However, Rep. Buddy Carter, a Georgia Republican, objected to more spending. "​​Record government spending is fueling inflation and it is out of control,” said Carter.

Carter, former mayor of Pooler, Georgia, also raised concerns about mandates on using the water money and issues around intergovernmental authority.

“Whether EPA is using this bill as an excuse to overtake drinking water program management, spending flexibility and utility operations,” as he put it. “These are all areas that traditionally fall to local governments and the states,” Carter added. “A federal takeover would be unprecedented and troubling.”

More Flexibility Wanted

State administrators are also asking for more flexibility. Jim McGoff, representing the Council of Infrastructure Financing Authorities, noted that the EPA is requiring states to create a list of projects they plan to fund with the drinking water dollars before they can begin using the money.

But many states have not yet created an inventory of lead pipes to help guide that process. And only a small portion of the IIJA dollars can be used to do the inventories, said McGoff, whose organization advocates for state clean water and drinking water revolving funds. States should be able to use more of the money to identify the lead pipes that need to be removed, he said.

“Logic suggests that lead removal funds should be used for all things related to the removal,” said McGoff, the Indiana Finance Authority’s chief operating officer and director of environmental programs.

McGoff also said fire departments should be able to use clean water dollars to dispose of firefighting foam, a source of PFAS contamination. IIJA only allows water systems to use the money.

Mathieu urged the EPA to simplify how funding recipients go about applying for the dollars. Mathieu, who is the chief of the Connecticut Department of Public Health’s drinking water section, said she recently visited a water system in Lebanon, Connecticut run by a homeowners association.

“These are people with full-time jobs or two jobs and they get together every couple of weeks to manage a water system,” she said.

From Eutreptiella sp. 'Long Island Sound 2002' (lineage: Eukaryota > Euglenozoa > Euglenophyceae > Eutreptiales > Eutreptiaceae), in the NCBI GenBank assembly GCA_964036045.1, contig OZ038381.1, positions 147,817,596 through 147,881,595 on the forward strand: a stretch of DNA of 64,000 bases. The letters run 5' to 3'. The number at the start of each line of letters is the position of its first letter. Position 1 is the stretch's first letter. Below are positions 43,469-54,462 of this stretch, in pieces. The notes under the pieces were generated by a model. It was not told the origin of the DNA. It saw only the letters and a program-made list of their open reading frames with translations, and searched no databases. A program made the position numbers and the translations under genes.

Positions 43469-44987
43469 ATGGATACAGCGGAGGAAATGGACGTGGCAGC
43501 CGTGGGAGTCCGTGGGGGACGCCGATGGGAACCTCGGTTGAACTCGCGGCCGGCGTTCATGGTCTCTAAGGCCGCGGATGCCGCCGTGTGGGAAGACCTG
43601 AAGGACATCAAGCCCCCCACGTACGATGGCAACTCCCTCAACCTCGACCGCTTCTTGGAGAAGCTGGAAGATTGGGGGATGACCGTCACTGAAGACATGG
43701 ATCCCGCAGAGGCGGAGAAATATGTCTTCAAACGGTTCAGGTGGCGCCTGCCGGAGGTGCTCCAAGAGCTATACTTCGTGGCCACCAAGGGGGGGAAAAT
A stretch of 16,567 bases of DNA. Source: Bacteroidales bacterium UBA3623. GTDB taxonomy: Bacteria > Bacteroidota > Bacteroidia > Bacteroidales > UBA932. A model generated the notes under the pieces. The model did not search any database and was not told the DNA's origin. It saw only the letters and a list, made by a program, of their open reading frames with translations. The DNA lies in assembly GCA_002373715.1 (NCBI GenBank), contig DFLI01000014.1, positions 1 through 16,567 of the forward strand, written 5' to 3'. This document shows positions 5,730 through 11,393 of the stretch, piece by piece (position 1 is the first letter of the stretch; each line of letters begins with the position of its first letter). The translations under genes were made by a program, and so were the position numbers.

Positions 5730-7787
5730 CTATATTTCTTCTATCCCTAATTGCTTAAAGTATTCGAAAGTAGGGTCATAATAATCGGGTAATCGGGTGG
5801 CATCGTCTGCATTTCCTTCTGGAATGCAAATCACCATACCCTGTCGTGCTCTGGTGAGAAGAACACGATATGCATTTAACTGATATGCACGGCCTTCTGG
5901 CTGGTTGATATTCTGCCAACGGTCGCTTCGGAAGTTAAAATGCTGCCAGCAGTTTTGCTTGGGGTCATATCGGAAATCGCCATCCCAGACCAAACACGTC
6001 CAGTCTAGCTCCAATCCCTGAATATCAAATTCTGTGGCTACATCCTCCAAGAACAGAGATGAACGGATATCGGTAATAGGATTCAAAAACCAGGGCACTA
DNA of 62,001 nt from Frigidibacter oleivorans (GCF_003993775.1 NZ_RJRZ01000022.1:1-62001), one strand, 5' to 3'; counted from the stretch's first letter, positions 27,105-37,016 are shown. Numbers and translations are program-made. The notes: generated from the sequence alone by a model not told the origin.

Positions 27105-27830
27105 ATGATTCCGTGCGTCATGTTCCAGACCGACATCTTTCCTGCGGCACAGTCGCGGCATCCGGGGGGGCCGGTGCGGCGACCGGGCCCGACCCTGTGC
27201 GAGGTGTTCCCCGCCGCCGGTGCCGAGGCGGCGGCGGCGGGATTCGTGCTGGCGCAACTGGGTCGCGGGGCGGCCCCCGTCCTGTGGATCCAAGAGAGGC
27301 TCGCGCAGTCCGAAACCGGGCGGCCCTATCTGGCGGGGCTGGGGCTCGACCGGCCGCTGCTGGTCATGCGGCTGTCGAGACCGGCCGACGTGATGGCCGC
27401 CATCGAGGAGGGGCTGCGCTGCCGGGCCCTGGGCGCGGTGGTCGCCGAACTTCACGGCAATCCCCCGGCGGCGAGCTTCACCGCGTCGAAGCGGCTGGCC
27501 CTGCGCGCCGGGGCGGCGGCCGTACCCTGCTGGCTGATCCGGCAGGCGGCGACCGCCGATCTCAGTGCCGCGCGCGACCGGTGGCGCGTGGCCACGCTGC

“Requirements such as those found within the Buy America, Build America (BABA), and Davis-Bacon (DB) Acts create additional challenges and barriers for these communities that do not have the necessary expertise to navigate the process,” she said in written testimony submitted to the subcommittee.

Mathieu also urged that all lead service line replacements be eligible for 100% federal loan forgiveness, noting that replacing a single line can in some cases cost $12,000.

“A water system with 100,000 lead service lines could need up to $1.2 billion to remove this lead hazard from their distribution system,” she said.

Rep. Jan Schakowsky of Illinois was among the Democrats who questioned how the infrastructure law is being implemented. Schakowsky said Illinois is getting a disproportionately low sum of drinking water dollars compared to other states, but didn’t elaborate.

Rep. John Sarbanes, a Maryland Democrat, also raised concerns about the drinking water dollars reaching those most in need. He noted that Congress required about half the funds to go to disadvantaged communities but gave states the responsibility of deciding how to define that term. 

Sarbanes said some low-income urban neighborhoods might not qualify for the infrastructure dollars if they are in the same water districts as richer communities. That's not what Congress intended, he added, but his office did not respond when asked whether the congressman is planning to introduce a bill clarifying the requirement.